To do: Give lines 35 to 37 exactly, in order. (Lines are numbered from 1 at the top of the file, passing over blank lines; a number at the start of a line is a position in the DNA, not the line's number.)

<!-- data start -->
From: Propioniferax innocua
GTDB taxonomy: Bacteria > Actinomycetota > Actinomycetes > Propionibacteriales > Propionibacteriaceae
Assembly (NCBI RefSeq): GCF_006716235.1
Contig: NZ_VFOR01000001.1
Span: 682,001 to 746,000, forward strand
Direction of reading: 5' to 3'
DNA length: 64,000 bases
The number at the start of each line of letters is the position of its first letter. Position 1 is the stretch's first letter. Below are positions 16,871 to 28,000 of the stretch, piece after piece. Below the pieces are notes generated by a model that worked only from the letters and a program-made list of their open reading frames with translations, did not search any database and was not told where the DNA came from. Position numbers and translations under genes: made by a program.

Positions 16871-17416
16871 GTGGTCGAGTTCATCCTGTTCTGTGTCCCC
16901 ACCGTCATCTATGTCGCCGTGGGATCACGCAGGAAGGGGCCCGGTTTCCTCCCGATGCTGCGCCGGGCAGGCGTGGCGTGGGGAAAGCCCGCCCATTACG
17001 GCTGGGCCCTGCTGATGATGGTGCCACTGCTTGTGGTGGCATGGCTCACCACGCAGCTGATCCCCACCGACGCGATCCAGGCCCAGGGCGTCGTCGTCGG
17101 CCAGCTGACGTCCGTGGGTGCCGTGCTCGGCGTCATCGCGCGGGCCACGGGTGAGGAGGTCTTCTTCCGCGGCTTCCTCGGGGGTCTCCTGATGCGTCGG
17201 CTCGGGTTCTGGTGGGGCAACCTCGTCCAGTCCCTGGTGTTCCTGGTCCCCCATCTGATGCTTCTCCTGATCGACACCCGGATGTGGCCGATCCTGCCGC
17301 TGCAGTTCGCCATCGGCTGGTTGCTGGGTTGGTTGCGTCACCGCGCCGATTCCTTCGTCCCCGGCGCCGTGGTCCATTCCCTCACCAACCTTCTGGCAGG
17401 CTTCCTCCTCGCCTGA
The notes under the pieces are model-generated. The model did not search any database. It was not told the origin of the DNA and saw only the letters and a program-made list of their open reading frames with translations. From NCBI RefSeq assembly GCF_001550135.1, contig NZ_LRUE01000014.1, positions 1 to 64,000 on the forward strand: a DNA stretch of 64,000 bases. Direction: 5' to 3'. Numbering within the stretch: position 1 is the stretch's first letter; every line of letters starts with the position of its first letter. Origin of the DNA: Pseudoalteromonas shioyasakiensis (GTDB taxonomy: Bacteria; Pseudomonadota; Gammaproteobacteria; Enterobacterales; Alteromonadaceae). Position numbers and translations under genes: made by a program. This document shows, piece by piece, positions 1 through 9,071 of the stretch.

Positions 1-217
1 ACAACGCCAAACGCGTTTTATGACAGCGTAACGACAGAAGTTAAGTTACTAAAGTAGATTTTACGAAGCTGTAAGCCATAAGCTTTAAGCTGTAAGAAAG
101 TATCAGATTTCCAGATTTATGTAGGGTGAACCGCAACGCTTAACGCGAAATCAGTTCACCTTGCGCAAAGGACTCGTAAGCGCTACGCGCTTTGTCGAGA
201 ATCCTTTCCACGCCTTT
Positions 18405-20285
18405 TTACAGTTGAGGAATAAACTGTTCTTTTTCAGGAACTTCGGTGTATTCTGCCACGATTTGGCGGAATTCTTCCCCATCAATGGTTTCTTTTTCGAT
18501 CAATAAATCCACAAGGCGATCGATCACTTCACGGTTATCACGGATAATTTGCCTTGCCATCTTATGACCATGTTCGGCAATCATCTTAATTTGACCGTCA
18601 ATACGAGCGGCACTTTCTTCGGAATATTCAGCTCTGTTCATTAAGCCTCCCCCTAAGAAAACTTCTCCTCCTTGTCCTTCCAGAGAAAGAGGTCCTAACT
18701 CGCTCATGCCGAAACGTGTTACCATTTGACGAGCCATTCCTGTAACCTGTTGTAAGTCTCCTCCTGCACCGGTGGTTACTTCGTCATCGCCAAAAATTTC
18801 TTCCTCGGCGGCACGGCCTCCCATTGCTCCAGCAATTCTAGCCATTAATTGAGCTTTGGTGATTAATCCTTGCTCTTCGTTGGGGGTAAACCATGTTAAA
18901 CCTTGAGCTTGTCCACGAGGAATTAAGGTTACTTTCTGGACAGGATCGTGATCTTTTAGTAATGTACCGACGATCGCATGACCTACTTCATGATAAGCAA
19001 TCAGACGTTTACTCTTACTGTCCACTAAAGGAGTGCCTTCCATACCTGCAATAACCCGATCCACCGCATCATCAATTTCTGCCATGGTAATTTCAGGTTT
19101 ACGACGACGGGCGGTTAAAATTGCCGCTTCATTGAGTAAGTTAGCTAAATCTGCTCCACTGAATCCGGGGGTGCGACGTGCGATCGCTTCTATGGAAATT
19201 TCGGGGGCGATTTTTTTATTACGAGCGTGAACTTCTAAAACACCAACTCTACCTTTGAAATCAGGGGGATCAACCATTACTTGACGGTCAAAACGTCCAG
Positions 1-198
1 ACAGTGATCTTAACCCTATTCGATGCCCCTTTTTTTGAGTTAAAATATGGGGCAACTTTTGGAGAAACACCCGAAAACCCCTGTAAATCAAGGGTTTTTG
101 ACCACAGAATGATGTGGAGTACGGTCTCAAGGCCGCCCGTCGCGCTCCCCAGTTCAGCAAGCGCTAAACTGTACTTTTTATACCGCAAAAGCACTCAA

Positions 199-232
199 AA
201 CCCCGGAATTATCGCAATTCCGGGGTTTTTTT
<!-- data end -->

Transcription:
Positions 199-232
199 AA
201 CCCCGGAATTATCGCAATTCCGGGGTTTTTTT